The stats are in, and they’re alarming. Too many folks — especially millennials–have their TFSAs sitting in cash or near-cash investments. You’re never going to get rich earning 1.5% from a so-called “high interest” savings account.

Part of this is because of bank marketing. Industry insiders know millennials are good savers who don’t want to lose the money they’ve diligently saved. Who can blame them? The stock market is a scary place.

But it doesn’t have to be. Investors can use ETFs to gain instant diversification at a low price. Or they can focus on stable stocks that aren’t subject to the same kinds of gyrations as the rest of the market.

Take Telus Corporation (TSX:T)(NYSE:TU) as an example. The company has an easy-to-understand business, a solid dividend yield of 4.4%, and, perhaps most importantly, it has a beta of 0.47. That means it’s less than half as volatile as the stock market as a whole. It’s the perfect stock for somebody who’s nervous about losing all their money in the market.

Avoid U.S. dividend stocks

Canadian dividend stocks are great choices for a TFSA, even if the experts say bonds and other interest-bearing securities are better. Total return matters more than tax savings.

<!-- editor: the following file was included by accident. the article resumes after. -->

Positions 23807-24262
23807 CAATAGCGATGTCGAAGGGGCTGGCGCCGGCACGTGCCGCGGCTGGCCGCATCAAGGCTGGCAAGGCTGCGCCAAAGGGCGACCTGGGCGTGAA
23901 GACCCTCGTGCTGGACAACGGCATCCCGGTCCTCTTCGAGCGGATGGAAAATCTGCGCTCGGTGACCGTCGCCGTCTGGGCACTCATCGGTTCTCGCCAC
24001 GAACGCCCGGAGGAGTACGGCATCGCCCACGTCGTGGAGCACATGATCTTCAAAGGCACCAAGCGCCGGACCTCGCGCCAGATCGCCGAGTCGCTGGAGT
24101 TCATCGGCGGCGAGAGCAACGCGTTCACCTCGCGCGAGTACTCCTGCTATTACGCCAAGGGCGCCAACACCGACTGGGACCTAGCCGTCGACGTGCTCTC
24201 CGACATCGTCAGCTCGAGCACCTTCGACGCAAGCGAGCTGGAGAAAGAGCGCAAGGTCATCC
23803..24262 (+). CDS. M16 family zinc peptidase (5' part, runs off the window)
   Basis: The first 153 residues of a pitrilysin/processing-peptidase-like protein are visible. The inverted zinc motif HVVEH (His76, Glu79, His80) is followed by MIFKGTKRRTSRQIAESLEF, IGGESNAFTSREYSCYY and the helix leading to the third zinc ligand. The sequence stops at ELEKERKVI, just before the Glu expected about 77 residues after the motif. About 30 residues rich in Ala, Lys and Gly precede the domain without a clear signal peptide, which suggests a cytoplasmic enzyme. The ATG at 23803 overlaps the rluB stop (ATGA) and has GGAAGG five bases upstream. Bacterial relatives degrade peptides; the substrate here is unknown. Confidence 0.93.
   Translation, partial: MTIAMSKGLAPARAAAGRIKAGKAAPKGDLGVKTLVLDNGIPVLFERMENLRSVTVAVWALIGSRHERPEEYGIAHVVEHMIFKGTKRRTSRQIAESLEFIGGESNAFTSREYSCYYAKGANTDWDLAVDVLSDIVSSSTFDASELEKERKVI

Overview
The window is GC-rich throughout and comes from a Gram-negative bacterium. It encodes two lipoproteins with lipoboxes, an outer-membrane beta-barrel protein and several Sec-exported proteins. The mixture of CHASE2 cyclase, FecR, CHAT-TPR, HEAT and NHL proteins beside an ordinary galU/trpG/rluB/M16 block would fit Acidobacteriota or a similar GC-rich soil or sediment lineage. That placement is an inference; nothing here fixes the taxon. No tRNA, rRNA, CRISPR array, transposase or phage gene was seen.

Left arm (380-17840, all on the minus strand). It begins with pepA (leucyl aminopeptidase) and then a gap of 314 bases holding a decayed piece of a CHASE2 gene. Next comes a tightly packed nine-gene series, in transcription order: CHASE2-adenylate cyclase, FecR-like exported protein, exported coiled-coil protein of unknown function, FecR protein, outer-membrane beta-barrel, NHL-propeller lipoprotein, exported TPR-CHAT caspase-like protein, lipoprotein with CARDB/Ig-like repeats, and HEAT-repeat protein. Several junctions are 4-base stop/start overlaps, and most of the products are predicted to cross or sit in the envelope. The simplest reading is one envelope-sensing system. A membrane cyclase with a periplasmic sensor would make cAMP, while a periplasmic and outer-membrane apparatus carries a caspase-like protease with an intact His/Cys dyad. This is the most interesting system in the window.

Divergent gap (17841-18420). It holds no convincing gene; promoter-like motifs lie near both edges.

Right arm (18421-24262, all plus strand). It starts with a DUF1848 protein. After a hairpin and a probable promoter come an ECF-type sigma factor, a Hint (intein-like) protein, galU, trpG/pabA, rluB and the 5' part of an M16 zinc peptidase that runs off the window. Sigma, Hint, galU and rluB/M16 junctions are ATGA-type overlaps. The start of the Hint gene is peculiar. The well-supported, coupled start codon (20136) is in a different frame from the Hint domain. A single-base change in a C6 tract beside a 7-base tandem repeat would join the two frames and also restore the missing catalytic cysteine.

One asset class to never put in your TFSA is U.S. dividend-paying stocks. TFSA holders have to pay a 15% withholding tax on those dividends, which immediately impacts their income. The same thing affects investors who hold U.S. dividend payers in a non-registered account, but those investors will get a corresponding tax credit to make up for it.

So if you’re looking to buy General Motors Company (NYSE:GM) shares because of the 4.3% yield, it’s rock-bottom valuation, or its future in self-driving cars, do so in your RRSP, not your TFSA.

The bottom line

As long as investors follow the rules, TFSAs can be an incredibly powerful way to build wealth. And nothing beats avoiding taxes. Use these tips to make sure you’re making your TFSA the best it can possibly be.